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Factor VII deficiency

Factor VII deficiency is an inherited disorder in which a lack (deficiency) of plasma protein factor VII leads to abnormal bleeding.

Alternative Names

Extrinsic factor deficiency

Causes, incidence, and risk factors

When you bleed, the body launches a series of reactions that help the blood clot. This is called the coagulation cascade. The process involves special proteins called coagulation or clotting factors. When one or more of these clotting factors are missing, there is usually a higher chance of bleeding.

This disorder occurs when the body does not have enough factor VII, an important blood clotting protein. Most often a deficiency of factor VII is caused by:

  • Lack of vitamin K due to long-term use of antibiotics, bile duct obstruction , or poor absorption of vitamin K from the intestines. Some babies are born with vitamin K deficiency.
  • Severe liver disease
  • Use of drugs that prevent clotting (anticoagulants such as warfarin or Coumadin)

It is very rare to be born with factor VII deficiency that is due to the body's inability to make working factor VII.

Symptoms

  • Bleeding from mucus membranes
  • Bleeding into joints
  • Bleeding into muscles
  • Excessive bruising
  • Excessive menstrual bleeding
  • Nosebleeds (epistaxis)

Signs and tests

Diagnosing a bleeding disorder is important so that the doctor can take extra care if you need surgery, and can test or warn other family members who might be affected.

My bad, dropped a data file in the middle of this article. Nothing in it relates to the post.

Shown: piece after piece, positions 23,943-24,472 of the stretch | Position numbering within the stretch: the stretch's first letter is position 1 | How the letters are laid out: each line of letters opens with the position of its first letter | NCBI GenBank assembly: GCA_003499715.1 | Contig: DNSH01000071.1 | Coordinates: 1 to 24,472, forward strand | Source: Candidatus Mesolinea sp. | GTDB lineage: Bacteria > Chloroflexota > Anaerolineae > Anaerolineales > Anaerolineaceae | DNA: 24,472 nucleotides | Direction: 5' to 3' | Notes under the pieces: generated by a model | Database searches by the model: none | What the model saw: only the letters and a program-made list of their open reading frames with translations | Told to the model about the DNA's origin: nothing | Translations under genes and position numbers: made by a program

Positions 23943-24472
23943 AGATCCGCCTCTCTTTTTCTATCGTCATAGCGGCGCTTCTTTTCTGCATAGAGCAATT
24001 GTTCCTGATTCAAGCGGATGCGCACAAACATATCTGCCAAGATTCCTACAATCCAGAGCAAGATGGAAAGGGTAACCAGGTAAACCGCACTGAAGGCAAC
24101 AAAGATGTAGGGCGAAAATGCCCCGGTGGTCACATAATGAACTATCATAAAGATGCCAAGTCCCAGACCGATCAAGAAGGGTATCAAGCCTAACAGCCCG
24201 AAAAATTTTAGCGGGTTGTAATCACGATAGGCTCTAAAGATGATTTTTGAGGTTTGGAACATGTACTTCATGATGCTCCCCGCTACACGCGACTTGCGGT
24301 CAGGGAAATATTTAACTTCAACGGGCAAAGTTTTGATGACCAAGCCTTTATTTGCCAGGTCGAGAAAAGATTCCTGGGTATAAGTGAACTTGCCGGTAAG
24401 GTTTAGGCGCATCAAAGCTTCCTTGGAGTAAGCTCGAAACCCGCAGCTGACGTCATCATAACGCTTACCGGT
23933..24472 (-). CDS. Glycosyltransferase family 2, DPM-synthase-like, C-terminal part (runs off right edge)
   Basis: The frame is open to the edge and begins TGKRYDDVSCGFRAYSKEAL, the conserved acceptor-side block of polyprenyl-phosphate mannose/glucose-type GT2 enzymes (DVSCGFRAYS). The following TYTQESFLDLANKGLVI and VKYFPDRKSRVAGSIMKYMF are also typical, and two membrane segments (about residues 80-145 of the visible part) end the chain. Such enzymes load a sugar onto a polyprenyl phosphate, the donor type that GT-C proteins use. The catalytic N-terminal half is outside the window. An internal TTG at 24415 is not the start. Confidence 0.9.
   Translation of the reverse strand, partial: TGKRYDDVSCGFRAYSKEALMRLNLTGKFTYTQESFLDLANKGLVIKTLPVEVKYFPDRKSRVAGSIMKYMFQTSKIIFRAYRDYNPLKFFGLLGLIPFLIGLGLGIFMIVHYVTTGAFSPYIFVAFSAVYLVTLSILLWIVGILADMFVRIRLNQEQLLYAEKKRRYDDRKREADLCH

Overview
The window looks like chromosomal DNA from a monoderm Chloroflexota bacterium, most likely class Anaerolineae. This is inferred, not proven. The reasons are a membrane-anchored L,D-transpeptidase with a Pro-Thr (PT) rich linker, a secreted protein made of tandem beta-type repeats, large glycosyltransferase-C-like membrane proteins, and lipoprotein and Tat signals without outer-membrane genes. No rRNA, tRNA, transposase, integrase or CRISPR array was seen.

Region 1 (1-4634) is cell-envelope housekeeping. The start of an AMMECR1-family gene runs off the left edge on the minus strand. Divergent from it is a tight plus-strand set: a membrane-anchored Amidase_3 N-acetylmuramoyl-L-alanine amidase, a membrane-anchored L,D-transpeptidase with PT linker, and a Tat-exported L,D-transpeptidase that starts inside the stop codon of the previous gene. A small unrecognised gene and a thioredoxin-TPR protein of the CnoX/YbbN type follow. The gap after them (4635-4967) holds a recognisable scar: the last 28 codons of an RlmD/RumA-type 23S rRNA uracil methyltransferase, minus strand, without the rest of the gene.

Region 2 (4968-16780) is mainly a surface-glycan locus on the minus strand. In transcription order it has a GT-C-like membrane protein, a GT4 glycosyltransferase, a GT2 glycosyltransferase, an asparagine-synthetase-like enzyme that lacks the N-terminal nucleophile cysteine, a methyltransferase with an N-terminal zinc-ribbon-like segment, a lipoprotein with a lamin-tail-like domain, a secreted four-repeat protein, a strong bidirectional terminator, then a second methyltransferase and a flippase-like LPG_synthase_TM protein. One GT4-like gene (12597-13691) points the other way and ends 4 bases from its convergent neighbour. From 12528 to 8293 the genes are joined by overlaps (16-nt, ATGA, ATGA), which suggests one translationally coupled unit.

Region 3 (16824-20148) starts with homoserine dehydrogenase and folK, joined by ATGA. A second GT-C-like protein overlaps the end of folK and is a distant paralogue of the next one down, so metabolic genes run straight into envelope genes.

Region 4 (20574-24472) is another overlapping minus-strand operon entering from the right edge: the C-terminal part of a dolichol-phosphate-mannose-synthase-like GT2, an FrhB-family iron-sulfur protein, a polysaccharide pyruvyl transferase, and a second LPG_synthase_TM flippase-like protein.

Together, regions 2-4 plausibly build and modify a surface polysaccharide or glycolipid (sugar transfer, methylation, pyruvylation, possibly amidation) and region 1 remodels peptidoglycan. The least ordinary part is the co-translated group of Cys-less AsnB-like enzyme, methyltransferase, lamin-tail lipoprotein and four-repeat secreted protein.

Treatment

Patients can control bleeding episodes by receiving normal plasma, concentrates of factor VII, or genetically produced (recombinant) factor VII through a vein (intravenous). People need frequent treatment during bleeding episodes because factor VII does not last for long inside the body. A form of factor VII called NovoSeven can also be used.

If a lack of vitamin K is causing the disorder, you can take vitamin K by mouth, through injections under the skin, or through a vein (intravenously).

Support Groups

You can often help the stress of illness by joining a support group where members share common experiences and problems. See hemophilia - resources .

Expectations (prognosis)

The outcome can be good with proper treatment.

This is a life-long disorder if you get it from your parents. If it is caused by liver disease, the outcome depends on how well your liver problem can be treated.

Complications

  • Excessive bleeding (hemorrhage)
  • Stroke or other nervous system problems from central nervous system bleeding
  • Joint problems in severe cases when bleeding happens often

Calling your health care provider

Go to the emergency room or call the local emergency number (such as 911) if you have severe, unexplained bleeding.

Prevention

Genetic counseling may be helpful for disorders that start at birth (congenital). Taking vitamin K can help if you have a vitamin K deficiency.

References

Gailani d, Neff AT. Rare coagulation factor deficiencies. In: Hoffman R, Benz EJ Jr, Shattil SJ, et al, eds. Hoffman Hematology: Basic Principles and Practice. 5th ed. Philadelphia, Pa: Churchill Livingstone Elsevier;2008:chap 127.

Kessler C. Hemorrhagic disorders: coagulation factor deficiencies. In: Goldman L, Ausiello D, eds. Cecil Medicine. 23rd ed. Philadelphia, Pa:Saunders Elsevier;2007:chap 180.

Updated: 2/28/2011

David C. Dugdale, III, MD, Professor of Medicine, Division of General Medicine, Department of Medicine, University of Washington School of Medicine; and Yi-Bin Chen, MD, Leukemia/Bone Marrow Transplant Program, Massachusetts General Hospital. Also reviewed by David Zieve, MD, MHA, Medical Director, A.D.A.M., Inc.


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